Â that point. Whenever the slope is negative, that's

Â the stable fixed point. And if the slope is positive, it's an

Â unstable fixed point. So now we have this fixed point.

Â What's the dynamics? Now once we get above our threshold, we

Â increase. And instead of increasing without bounds,

Â we go to this fixed point. So that's great.

Â However, the problem is that it stays there.

Â The system is called bi-stable. In order to allow the dynamics to come

Â back from that stable fixed point, let's remember what happened in Hodgin-Huxley.

Â Actually, two separate mechanisms helped to restore the voltage back to rest.

Â 10:53

One was that, this, one was that the sodium, switching of the drive toward

Â this sodium equilibrium potential. And the other was set that potassium

Â channel activated pulling the voltage back to what the potassium equilibrium

Â potential. So here we need to do something similar

Â to pull the voltage back toward rest. And that is to include a second variable

Â to take care of inactivation. So that's done here by including this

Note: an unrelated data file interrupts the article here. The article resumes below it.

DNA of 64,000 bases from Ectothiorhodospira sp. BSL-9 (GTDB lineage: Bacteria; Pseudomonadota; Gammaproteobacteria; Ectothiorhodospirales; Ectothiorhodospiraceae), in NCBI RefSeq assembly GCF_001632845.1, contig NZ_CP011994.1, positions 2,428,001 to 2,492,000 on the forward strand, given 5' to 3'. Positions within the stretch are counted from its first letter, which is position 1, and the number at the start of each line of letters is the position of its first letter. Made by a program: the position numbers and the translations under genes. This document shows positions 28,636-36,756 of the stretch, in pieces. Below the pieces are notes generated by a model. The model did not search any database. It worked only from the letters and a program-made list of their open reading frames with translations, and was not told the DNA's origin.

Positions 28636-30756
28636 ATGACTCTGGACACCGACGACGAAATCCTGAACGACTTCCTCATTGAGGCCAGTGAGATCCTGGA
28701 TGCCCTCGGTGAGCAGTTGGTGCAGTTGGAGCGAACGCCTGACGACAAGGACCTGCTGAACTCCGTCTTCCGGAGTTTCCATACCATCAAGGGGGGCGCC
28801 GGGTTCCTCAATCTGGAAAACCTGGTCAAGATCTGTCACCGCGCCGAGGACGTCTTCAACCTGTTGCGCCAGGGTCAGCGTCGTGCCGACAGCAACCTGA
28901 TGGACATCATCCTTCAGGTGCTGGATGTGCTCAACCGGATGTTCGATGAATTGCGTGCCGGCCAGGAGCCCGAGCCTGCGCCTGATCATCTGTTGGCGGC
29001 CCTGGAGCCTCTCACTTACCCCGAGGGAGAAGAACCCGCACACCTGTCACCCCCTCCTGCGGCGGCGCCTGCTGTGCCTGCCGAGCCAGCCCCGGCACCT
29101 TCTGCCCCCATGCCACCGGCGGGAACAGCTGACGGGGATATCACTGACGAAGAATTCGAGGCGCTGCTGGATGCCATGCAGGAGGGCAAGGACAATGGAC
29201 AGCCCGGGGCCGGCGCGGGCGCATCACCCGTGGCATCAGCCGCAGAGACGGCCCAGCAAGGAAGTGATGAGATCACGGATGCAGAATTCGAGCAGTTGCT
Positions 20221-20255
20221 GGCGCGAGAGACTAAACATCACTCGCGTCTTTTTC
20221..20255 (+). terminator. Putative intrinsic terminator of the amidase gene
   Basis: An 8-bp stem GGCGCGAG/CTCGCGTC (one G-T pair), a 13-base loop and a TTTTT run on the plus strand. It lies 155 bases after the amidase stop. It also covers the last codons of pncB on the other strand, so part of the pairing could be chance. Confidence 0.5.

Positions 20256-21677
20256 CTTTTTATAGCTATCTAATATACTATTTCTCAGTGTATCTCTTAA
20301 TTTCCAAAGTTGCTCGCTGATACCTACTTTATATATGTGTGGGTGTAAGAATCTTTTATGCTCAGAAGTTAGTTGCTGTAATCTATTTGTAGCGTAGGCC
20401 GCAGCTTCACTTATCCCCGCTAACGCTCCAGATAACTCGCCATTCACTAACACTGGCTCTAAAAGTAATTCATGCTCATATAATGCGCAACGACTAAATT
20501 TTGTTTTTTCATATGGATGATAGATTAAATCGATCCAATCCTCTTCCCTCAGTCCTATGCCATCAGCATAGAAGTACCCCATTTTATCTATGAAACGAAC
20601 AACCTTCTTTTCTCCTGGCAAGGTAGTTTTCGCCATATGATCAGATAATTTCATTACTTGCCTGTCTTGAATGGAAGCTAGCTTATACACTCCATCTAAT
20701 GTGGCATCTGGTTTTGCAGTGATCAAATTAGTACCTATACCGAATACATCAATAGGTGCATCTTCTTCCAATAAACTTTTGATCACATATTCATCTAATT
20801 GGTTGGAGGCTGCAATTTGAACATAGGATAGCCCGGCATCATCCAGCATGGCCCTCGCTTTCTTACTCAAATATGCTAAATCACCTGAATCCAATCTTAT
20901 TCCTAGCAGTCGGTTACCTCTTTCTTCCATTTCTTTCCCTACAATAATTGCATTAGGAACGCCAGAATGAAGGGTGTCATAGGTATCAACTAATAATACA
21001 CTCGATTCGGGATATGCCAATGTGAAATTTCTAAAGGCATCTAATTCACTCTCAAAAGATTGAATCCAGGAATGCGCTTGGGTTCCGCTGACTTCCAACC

Â second variable, u. So u here decays linearly, but it also

Â has a coupling with V. So this function of voltage means that

Â when the voltage gets large, u is also driven to be large.

Â Then we couple inactivation variable into the voltage equation.

Â One would want the function G(u) to be negative, so that a large u, pulls V down

Â again. So this leads us to the consideration of

Â models that have two dynamical variables. Now, instead of drawing my f of V against

Â V we need a new kind of plot called a phase plane diagram.

Â The phase plane is just the plane to find by a dynamical variables V and a.

Â Now, our understanding of how the model behaves is organized not just by

Â identifying the fixed points as we were doing so far, but looking at the entire

Â line of points, where either one or the other variables has zero derivative.

Â So, we can define these nullclines, here's the V nullcline, as the line in

Â which In which dV dt equal zero. So we set this equation equal to zero.

Â That's going to give us a function of u with respect to V, if we solve this

Â equation. And here, here it is.

Â Similarly, there's a u nullcline, at which du dt equals zero, and that defines

Â this other curve. For most neural models, nullclines have

Â shapes something like I've drawn here. In this particular case, there's one

Â fixed point that is a true fixed point, where both dV dt equals zero and du dt

Â equals zero. And that's here.

Â This is the resting state. So now we can think about what happens if